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Thread: Streaming devices.

  1. #21
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    So... it's an Ouya with a remote control and no touchpad... ?

  2. #22
    Corvette Enthusiast Kchrpm's Avatar
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    Hardware wise, basically. Partner-support wise, no.
    Get that weak shit off my track

  3. #23
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    I'm not sure I follow... it looks like it's just an Android device with the Google Play store for loading services... did I miss something?

  4. #24
    Corvette Enthusiast Kchrpm's Avatar
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    I thought the Ouya didn't have Google Play store access, am I misremembering?
    Get that weak shit off my track

  5. #25
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    It doesn't come with the app, but you can install it (or any other apk) in a couple minutes.

    Selling this device with the "play Android games!" sounds good, but as the Ouya people know and/or found out, cell phone games take a lot of work to translate to the big-screen and a controller instead of a touchscreen... which is why Ouya versions tend to be better to play than "native" cell versions in the environment. In the same vein, playing cell phone Netflix or Hulu on the big screen tends to suck, as resolutions aren't optimized for 1080p, whereas when you're using dedicated apps on a specific device you get properly scaled content.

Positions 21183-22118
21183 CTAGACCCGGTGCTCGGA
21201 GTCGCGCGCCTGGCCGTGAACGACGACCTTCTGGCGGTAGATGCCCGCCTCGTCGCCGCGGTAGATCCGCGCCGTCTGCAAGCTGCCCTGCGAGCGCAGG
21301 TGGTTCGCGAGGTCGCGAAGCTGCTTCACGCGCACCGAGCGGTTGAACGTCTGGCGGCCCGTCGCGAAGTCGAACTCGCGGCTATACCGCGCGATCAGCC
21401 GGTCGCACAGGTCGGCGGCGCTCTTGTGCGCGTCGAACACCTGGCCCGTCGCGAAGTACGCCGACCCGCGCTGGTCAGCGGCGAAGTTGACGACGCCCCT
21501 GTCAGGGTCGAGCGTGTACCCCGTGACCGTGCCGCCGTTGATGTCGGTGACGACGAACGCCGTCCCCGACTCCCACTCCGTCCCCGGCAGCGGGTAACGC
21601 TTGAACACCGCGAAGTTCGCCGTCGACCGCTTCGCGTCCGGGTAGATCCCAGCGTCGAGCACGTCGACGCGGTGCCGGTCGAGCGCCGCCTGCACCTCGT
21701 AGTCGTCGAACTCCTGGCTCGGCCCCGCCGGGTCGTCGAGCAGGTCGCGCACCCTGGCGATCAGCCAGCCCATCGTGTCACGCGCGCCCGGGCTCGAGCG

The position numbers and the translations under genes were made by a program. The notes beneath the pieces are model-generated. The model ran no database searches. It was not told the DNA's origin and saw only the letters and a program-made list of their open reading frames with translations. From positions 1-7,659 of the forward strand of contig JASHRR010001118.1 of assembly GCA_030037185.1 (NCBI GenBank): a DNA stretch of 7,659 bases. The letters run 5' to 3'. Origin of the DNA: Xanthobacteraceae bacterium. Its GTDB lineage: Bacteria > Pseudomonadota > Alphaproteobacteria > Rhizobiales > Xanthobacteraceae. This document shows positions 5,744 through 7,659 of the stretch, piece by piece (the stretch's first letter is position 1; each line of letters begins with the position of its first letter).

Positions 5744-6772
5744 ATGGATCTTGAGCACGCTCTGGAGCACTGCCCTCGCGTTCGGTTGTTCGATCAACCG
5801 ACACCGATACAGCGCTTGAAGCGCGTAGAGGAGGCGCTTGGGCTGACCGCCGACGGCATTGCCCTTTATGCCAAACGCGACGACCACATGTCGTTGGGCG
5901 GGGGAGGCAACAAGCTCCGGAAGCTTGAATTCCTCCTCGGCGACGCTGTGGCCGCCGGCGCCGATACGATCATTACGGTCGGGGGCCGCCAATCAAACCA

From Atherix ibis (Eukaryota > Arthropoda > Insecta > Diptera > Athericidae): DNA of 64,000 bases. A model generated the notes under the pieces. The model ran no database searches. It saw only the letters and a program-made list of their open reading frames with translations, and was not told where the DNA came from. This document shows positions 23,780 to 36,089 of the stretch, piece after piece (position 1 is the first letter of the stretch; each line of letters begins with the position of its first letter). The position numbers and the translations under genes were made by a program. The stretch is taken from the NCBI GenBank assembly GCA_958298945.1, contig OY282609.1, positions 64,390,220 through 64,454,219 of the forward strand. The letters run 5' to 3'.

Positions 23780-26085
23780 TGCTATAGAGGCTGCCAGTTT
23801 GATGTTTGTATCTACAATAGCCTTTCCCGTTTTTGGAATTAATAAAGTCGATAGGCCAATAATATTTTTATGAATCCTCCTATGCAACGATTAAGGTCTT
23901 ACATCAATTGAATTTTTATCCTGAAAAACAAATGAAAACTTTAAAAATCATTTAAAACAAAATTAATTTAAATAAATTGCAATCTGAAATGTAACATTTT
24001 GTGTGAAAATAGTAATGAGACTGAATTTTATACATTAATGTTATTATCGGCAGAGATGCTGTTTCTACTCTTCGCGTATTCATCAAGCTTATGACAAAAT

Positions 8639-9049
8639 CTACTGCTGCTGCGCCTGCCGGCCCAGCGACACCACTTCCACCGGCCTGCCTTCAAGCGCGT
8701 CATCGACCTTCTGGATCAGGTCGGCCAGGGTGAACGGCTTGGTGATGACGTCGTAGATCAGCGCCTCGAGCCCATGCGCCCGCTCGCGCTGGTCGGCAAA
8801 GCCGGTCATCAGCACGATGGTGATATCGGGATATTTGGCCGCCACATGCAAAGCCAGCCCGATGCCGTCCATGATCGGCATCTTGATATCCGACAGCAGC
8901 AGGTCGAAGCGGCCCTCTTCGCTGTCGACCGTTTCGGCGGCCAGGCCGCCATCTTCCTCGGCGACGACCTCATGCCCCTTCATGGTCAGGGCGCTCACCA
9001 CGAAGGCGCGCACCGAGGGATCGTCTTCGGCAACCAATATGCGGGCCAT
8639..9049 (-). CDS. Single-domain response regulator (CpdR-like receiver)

Seems like the Nexus Player is not unlike the FireTV - a device that occupies the no man's land between Android Gaming Device (Ouya) and Black Box Media Player (Roku or AppleTV). You'll get a much better gaming experience or a much better video experience making a choice between them. If gaming is even part of the discussion, I'd go Ouya any day. Granted, getting an apk onto a device is decidedly more technical than selecting the Play icon, but you win a totally open system and lose only the few minutes it takes to install dropbox, etc.

    That's just my opinion, though.

  6. #26
    Corvette Enthusiast Kchrpm's Avatar
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    Actually I just think of it as a black box media player and don't really take the gaming very seriously.
    Get that weak shit off my track

  7. #27
    Corvette Enthusiast Kchrpm's Avatar
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    Actually, with so much stuff being handled by Play Services nowadays, is it still easy/reliable to just side load stuff that would have been on the Play Store? I mean, if you're going to go full on custom ROM/root whatever, but as a consumer friendly device is the Ouya anything more than an emulator+ROMs box?

  8. #28